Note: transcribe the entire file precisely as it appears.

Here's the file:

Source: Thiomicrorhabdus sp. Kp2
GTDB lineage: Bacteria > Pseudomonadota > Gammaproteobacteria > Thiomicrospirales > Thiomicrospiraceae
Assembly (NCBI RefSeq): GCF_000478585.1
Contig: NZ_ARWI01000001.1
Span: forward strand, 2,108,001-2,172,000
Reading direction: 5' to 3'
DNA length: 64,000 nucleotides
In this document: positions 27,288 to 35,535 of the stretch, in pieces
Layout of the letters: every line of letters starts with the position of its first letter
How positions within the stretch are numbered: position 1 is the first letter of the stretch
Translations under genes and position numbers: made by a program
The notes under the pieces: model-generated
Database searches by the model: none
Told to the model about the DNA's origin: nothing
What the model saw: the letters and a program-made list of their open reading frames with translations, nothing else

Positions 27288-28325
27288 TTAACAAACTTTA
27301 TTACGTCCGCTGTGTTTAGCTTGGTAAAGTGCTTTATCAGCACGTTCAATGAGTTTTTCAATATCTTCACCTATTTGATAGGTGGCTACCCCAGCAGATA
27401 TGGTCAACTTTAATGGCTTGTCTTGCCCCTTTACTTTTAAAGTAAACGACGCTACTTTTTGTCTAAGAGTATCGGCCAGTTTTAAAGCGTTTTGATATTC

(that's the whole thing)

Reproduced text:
Source: Thiomicrorhabdus sp. Kp2
GTDB lineage: Bacteria > Pseudomonadota > Gammaproteobacteria > Thiomicrospirales > Thiomicrospiraceae
Assembly (NCBI RefSeq): GCF_000478585.1
Contig: NZ_ARWI01000001.1
Span: forward strand, 2,108,001-2,172,000
Reading direction: 5' to 3'
DNA length: 64,000 nucleotides
In this document: positions 27,288 to 35,535 of the stretch, in pieces
Layout of the letters: every line of letters starts with the position of its first letter
How positions within the stretch are numbered: position 1 is the first letter of the stretch
Translations under genes and position numbers: made by a program
The notes under the pieces: model-generated
Database searches by the model: none
Told to the model about the DNA's origin: nothing
What the model saw: the letters and a program-made list of their open reading frames with translations, nothing else

Positions 27288-28325
27288 TTAACAAACTTTA
27301 TTACGTCCGCTGTGTTTAGCTTGGTAAAGTGCTTTATCAGCACGTTCAATGAGTTTTTCAATATCTTCACCTATTTGATAGGTGGCTACCCCAGCAGATA
27401 TGGTCAACTTTAATGGCTTGTCTTGCCCCTTTACTTTTAAAGTAAACGACGCTACTTTTTGTCTAAGAGTATCGGCCAGTTTTAAAGCGTTTTGATATTC